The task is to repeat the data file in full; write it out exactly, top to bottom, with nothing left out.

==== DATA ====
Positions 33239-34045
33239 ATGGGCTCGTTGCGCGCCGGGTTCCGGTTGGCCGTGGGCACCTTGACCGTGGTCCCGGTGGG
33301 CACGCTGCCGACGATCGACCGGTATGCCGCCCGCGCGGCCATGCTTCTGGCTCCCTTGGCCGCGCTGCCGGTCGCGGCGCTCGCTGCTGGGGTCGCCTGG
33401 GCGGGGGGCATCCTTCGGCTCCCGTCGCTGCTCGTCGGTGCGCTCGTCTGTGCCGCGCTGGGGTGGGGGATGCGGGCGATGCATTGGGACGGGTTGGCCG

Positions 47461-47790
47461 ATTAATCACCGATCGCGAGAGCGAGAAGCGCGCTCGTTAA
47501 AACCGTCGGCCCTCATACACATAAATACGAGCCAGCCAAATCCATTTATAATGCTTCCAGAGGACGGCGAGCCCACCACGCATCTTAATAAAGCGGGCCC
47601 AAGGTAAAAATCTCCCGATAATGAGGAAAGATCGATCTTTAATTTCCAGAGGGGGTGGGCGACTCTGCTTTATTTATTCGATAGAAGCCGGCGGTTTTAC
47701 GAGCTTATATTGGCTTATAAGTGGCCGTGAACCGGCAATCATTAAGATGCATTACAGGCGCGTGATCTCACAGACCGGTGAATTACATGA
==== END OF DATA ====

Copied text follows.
Positions 33239-34045
33239 ATGGGCTCGTTGCGCGCCGGGTTCCGGTTGGCCGTGGGCACCTTGACCGTGGTCCCGGTGGG
33301 CACGCTGCCGACGATCGACCGGTATGCCGCCCGCGCGGCCATGCTTCTGGCTCCCTTGGCCGCGCTGCCGGTCGCGGCGCTCGCTGCTGGGGTCGCCTGG
33401 GCGGGGGGCATCCTTCGGCTCCCGTCGCTGCTCGTCGGTGCGCTCGTCTGTGCCGCGCTGGGGTGGGGGATGCGGGCGATGCATTGGGACGGGTTGGCCG

Positions 47461-47790
47461 ATTAATCACCGATCGCGAGAGCGAGAAGCGCGCTCGTTAA
47501 AACCGTCGGCCCTCATACACATAAATACGAGCCAGCCAAATCCATTTATAATGCTTCCAGAGGACGGCGAGCCCACCACGCATCTTAATAAAGCGGGCCC
47601 AAGGTAAAAATCTCCCGATAATGAGGAAAGATCGATCTTTAATTTCCAGAGGGGGTGGGCGACTCTGCTTTATTTATTCGATAGAAGCCGGCGGTTTTAC
47701 GAGCTTATATTGGCTTATAAGTGGCCGTGAACCGGCAATCATTAAGATGCATTACAGGCGCGTGATCTCACAGACCGGTGAATTACATGA